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In an unforgiving future, two warring factions - the Millennials and the Guardians - are locked in a brutal battle over control of an online virtual world called the Metasphere. Jonah Delacroix has always known which side he’s on - the same side as his dead father. But when he assumes his father’s avatar, he learns that things aren't as black and white as he once believed. He’s catapulted into a full throttle race through both worlds - but can he find the truth?
Finishing this book just 10 minutes ago my mind is still buzzing with excitement with the whole concept of Metawars: Fight for the Future. It is quite an advanced book for a younger audience, giving a take on how dependent we have become on certain things and what this might translate into in the near future. Even though this book is targeted for children age 9 and up it still got my heart racing a few times.
One theme that is quite noticeable from the start is the dystopian theme. Fight for the Future is set in the beginning chapters in a destroyed England, where the leading governments of most of the countries have fallen bankrupt. But what was for me quite evident from only a few pages is, after the first introduction of the VR world the Metasphere was the hinting of seeking escape. What makes Metawars a great and to a certain degree - in my case - compelling read is the combination of a dystopian world, where people are fighting in what once was prosperous England to get by with a escapism theme sought in the Metasphere. It is just what Jeff mentioned to me, something that you see quite more often in youth. There is an advancement in the growth of technology and the ease in which it allows us to be indulged therein. Technological addictions are quite easily made, our society has become quite reliant on several advances... just sending an email, a tweet or a text is hard to pass by daily. I was very pleased to have found this second aspect in MetaWars and that it was incorporated in a neat way, showing of a certain necessity, compulsion and “drug-like/narcotic” effect the Metasphere had on specific characters in the book. But that’s enough for a philosophical reflection on where we are going. This might be passed by the younger readers who see this book as they will probably see the use of technology like plugging yourself into a virtual world and a great load of action. So on to the other good stuff.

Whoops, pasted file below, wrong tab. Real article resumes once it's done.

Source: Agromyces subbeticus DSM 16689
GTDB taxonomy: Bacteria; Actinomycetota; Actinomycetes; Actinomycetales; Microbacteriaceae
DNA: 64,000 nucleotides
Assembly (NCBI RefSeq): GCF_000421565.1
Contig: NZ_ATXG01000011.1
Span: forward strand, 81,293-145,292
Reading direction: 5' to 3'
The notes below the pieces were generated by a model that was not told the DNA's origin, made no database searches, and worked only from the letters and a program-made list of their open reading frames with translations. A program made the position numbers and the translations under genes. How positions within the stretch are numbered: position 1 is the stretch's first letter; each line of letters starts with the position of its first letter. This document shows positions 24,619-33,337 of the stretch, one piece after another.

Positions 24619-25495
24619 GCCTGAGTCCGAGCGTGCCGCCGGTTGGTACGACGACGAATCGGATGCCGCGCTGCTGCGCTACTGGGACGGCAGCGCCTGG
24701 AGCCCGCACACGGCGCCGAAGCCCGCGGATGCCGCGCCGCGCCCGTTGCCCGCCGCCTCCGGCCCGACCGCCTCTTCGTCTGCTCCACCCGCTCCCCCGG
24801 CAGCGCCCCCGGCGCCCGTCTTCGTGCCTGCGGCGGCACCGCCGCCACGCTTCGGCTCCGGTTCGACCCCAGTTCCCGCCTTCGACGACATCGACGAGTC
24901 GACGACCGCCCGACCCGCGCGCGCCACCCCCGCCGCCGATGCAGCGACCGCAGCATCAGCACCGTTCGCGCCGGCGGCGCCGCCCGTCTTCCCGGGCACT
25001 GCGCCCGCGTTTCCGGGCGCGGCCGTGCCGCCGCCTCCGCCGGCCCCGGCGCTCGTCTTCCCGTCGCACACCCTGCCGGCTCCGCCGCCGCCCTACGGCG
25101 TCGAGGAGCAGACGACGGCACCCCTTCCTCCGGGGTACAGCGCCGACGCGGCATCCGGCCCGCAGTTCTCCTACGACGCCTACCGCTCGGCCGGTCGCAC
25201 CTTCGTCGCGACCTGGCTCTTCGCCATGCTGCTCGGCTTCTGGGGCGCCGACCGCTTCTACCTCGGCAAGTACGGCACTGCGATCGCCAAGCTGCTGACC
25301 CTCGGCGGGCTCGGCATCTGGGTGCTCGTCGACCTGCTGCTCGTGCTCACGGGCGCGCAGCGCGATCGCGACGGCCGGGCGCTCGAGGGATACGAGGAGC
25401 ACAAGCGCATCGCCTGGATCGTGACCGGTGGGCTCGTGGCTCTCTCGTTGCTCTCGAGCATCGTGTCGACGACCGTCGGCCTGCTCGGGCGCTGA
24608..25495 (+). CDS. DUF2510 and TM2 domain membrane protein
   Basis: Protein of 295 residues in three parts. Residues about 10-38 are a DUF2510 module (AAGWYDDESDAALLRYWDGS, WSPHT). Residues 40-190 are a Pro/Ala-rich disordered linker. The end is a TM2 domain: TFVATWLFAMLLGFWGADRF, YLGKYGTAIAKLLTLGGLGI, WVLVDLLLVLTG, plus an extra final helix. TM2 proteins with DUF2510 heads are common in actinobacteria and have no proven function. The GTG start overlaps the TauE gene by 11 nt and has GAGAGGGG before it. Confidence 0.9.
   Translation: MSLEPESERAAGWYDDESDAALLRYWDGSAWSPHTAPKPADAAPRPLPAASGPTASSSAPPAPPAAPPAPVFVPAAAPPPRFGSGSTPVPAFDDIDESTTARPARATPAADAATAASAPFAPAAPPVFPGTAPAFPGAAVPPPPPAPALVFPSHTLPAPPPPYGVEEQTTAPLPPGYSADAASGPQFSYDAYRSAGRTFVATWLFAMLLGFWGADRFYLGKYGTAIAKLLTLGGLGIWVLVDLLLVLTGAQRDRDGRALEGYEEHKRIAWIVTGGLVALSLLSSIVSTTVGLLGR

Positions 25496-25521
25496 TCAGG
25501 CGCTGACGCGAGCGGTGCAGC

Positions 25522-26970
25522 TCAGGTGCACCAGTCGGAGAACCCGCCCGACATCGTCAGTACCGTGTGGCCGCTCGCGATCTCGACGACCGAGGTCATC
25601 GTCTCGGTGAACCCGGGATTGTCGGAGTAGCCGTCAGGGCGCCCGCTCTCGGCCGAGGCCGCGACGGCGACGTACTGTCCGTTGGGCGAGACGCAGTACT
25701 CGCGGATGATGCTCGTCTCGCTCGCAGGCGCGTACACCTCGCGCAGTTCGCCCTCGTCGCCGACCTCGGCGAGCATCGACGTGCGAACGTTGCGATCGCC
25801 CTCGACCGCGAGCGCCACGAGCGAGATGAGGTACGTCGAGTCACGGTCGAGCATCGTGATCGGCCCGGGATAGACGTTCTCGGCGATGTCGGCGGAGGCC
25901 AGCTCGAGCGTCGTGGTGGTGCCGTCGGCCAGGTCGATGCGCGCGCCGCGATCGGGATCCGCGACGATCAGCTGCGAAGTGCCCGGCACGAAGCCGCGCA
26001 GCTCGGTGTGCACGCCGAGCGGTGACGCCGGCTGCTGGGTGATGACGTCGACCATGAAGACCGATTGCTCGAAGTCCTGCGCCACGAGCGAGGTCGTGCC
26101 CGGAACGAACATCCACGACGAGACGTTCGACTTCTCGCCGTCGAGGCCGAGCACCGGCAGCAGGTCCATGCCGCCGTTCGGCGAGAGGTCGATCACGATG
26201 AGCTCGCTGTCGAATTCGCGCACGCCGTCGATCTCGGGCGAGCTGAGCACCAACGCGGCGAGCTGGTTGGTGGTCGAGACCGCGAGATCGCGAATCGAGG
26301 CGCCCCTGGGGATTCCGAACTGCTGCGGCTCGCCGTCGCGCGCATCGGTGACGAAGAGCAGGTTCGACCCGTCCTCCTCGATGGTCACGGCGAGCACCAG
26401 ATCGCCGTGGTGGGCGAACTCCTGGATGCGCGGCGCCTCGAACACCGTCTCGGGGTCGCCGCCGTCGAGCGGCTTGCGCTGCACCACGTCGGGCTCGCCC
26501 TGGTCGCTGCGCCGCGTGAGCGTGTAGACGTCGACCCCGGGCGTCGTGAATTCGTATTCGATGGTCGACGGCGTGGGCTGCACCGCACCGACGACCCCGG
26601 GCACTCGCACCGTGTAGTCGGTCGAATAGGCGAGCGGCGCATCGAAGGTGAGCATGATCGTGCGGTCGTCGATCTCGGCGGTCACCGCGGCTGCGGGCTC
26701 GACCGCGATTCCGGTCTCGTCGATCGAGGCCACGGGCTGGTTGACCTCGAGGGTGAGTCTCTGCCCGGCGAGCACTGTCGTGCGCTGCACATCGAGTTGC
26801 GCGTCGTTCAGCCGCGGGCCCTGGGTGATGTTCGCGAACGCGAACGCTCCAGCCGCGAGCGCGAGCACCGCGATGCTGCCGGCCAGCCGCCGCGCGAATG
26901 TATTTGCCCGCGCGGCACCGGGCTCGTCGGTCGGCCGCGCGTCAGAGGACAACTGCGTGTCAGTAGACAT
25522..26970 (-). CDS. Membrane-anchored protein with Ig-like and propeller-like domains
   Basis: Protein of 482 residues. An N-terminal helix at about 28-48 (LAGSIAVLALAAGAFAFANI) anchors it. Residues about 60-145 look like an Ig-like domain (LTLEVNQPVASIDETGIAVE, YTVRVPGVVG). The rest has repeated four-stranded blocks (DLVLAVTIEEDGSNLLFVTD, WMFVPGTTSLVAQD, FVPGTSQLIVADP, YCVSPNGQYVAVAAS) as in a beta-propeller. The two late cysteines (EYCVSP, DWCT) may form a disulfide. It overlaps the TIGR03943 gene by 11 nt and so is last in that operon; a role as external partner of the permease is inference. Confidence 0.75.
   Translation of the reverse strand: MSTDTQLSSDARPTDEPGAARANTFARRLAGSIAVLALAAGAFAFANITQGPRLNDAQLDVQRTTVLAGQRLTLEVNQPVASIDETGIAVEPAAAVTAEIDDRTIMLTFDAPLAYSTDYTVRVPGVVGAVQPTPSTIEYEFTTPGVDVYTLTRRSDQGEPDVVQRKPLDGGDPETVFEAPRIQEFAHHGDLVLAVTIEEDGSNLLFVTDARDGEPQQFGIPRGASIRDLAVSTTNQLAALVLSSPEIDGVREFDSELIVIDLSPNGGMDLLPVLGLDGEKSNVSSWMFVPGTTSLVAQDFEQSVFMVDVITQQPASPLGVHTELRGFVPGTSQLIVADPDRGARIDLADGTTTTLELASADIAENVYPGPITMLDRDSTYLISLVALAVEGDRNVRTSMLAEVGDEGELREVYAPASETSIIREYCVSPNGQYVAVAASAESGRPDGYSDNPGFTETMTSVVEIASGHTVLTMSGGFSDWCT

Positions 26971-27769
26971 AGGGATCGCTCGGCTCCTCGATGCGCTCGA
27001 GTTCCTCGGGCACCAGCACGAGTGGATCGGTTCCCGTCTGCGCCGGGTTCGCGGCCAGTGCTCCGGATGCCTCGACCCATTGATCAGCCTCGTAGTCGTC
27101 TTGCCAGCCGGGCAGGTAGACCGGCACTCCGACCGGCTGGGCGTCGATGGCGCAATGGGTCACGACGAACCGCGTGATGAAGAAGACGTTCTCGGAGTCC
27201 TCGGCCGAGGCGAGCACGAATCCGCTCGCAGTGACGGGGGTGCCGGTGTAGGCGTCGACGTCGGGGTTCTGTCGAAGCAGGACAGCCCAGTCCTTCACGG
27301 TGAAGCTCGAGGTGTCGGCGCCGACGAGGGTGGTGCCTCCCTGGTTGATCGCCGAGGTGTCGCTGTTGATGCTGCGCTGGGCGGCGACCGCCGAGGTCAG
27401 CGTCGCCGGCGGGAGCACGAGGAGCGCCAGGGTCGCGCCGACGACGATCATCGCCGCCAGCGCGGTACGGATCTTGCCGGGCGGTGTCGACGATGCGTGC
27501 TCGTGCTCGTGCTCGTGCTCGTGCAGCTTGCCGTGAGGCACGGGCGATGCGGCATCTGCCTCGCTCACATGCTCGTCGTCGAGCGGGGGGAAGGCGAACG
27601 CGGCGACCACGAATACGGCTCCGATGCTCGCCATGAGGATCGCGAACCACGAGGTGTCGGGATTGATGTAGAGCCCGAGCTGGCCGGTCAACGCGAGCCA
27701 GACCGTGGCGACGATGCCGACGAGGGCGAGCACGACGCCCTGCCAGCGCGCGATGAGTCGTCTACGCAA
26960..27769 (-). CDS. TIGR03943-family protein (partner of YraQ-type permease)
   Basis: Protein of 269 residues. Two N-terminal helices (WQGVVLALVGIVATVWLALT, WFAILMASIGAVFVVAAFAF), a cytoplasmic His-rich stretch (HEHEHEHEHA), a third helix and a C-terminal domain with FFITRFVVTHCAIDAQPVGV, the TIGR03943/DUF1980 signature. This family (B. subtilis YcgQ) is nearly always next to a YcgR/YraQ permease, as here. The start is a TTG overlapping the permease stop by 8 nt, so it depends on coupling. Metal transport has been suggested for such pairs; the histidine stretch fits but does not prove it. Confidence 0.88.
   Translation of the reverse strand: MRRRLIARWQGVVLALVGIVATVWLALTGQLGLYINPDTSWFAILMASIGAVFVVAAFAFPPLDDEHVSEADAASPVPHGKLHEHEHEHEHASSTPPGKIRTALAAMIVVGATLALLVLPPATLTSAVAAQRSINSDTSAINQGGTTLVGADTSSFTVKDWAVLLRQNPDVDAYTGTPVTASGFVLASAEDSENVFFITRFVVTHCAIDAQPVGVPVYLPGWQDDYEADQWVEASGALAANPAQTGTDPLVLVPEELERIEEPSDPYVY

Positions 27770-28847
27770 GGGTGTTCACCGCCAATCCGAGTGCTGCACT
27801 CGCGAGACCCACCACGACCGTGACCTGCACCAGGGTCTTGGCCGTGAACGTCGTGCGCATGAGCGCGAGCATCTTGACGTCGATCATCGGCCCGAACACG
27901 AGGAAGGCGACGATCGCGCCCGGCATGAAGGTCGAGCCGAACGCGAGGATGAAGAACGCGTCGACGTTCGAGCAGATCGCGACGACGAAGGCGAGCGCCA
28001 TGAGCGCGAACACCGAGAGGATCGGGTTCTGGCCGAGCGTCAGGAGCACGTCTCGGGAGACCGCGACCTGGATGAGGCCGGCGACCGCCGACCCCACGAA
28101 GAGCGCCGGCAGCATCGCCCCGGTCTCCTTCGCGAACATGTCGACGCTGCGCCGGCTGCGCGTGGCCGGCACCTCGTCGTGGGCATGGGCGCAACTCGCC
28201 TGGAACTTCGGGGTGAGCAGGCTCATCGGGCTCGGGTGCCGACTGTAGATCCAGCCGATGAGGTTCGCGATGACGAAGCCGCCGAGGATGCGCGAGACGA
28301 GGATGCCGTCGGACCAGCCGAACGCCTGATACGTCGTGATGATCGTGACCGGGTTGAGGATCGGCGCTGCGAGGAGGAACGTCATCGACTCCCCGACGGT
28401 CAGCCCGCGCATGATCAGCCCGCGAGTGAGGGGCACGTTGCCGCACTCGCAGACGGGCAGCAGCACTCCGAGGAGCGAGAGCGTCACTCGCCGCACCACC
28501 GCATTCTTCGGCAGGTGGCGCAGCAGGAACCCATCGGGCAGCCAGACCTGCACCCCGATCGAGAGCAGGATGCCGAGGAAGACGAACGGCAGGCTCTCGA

There is the Metasphere, but getting access to it, is by plugging yourself in - literally - using the direct like that you have in your spinal cord with a Ethernet jack. Thereby allowing the system to interact with your central nervous system. This was a cool aspect that I think will appeal to many of the younger readers, though for people who know The Matrix it might be somewhat familiar. However after entering the Metasphere you are projected in an “avatar” as to how your mind sees yourself and this can range from a small frog to a big elephant or just being a ordinary reflection of yourself, a humatar. Inside the Metasphere, the sky is the limit. Everything is possible and there are even further enhancements and some limitations depending on the form of you “avatar”. All in all the Metasphere was nicely constructed and served its purposes fully on both a small and a larger scale. Using this Metasphere for socializing, going to school, a marketplace and much more, played directly into the way as to how people can get addicted to it. Some people even going as far as to stay online and letting their real life bodies be taken care off.